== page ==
1. Perform a roof inspection.
There are many "do it yourself" forms available. Checking for corrosion is always one of the tick boxes. Uniform atmospheric corrosion looks like whole panels or sets of metal fasteners corroding at the same time.

Galvanized metal corrodes white first (zinc oxide), then red (ferric oxide).

Roof coatings should chalk first (oxidized polymer) before failing.

If you see what looks like orange blooms in an otherwise good looking coating, chances are you have corrosion from salts in the formulation.

2. Test products first.
Even good roof coatings will perform differently in different situations. Ask for a test patch and see how the product performs on your roof before coating the entire roof.

Monday, May 18, 2009

Roof Coatings: Restoration or Repair?

Roof coatings typically fall into two groups: Repair and Restoration. Both use similar products, but the objective is different. Restoration will include repairs, but the objective is to avoid roof decay, allowing your roof to live longer.

Coatings for Roof Repair
Many coating systems exist for metal roof repair. Regardless of how many layers, or plys, they contain they are comprised chiefly of elastomeric resins of one kind or another (e.g. acrylic, butyl, polyurethane, silicone). An elastomeric coating has elastic properties, and can stretch and return to its original shape without permanent deformation, accommodating small shifts in roof panels such as those caused by changing temperatures. Each polymer type has advantages and disadvantages:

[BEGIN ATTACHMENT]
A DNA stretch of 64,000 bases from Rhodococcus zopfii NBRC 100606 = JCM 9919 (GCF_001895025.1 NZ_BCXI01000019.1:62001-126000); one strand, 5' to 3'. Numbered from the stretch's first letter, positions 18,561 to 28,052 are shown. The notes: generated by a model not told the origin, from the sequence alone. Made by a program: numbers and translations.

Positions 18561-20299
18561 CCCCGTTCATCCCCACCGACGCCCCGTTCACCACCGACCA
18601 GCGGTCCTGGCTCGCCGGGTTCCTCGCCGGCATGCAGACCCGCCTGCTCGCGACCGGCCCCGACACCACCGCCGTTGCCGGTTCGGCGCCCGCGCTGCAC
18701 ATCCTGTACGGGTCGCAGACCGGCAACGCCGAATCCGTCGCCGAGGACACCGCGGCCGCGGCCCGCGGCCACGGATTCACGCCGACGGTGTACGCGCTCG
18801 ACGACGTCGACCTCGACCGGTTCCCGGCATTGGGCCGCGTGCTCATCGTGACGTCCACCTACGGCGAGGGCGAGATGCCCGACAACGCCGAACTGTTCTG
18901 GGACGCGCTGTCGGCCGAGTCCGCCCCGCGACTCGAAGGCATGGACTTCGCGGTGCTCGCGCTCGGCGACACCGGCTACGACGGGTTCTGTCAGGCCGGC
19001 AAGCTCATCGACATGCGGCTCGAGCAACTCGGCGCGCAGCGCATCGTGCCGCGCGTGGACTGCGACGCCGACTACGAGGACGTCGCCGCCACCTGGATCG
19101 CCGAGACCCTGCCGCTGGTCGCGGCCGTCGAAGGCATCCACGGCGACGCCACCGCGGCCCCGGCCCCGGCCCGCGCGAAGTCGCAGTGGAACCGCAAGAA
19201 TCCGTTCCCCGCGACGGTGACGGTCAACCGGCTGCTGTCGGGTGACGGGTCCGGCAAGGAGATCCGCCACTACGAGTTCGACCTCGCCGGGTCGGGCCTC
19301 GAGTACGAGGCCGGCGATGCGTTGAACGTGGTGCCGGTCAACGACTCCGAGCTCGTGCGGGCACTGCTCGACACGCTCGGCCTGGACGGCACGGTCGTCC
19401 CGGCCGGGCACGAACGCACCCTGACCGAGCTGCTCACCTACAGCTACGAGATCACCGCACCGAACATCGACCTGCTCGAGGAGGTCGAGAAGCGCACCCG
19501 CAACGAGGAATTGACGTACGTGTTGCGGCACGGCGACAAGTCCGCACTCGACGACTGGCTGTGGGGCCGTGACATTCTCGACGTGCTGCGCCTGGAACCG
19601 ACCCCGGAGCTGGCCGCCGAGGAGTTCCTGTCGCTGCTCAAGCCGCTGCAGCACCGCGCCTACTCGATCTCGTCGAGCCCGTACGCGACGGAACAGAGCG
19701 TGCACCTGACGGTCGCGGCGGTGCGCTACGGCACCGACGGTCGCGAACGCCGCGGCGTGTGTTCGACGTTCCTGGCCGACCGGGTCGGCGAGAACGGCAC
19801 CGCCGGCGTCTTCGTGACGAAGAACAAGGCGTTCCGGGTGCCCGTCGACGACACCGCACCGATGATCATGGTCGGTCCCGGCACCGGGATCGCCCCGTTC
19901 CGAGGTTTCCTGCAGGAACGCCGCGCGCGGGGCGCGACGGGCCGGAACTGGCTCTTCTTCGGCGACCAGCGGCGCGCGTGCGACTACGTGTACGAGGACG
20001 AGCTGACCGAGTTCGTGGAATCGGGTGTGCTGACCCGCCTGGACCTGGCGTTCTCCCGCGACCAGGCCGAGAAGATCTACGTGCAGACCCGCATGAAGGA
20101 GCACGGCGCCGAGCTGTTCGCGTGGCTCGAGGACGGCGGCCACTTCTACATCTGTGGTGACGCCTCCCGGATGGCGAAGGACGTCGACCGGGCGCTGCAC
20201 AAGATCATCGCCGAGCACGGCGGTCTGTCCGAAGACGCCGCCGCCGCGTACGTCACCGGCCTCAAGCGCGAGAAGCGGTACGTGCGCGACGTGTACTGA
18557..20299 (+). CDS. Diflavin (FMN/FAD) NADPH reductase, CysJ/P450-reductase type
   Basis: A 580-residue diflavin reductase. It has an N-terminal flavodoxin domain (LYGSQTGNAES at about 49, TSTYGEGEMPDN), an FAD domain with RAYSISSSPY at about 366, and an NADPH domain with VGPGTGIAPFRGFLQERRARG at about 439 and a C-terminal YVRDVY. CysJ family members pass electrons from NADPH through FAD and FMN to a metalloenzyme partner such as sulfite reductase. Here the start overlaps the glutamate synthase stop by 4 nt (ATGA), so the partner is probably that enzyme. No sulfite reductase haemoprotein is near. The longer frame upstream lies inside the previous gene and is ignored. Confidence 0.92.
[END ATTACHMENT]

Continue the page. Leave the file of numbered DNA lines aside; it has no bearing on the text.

• Acrylic: Low cost water based coatings are easy to use and clean up. They are permeable which allows moisture to pass through the coating.
  • Butyl: Highly resistant to moisture and vapor transmission, these coatings are typically used over asphalt built up roofs.
  • Polyurethane: Providing greater ponding resistance, these coatings are also highly resistant to moisture and vapor transmission. Typically used over metal, single ply (PVC, TPO), and EPDM. They can also be used on modified bitumen.
  • Silicone: A popular alternative to polyurethane for use over polyurethane foam.
Coatings for Roof Restoration
Used alone, an elastomeric coating system represents a patch on the entire roof, thus avoiding the main problem with small patches - moving leaks around. However, in a roof restoration system consideration must also be given to protecting the deck. Typically this is done with two additional products:
  • Sealer: Made from the same elastomeric polymers described above, this product is applied in a thick layer to seal seams, prevent ponding, and protect the metal or wood deck underneath the roofing material.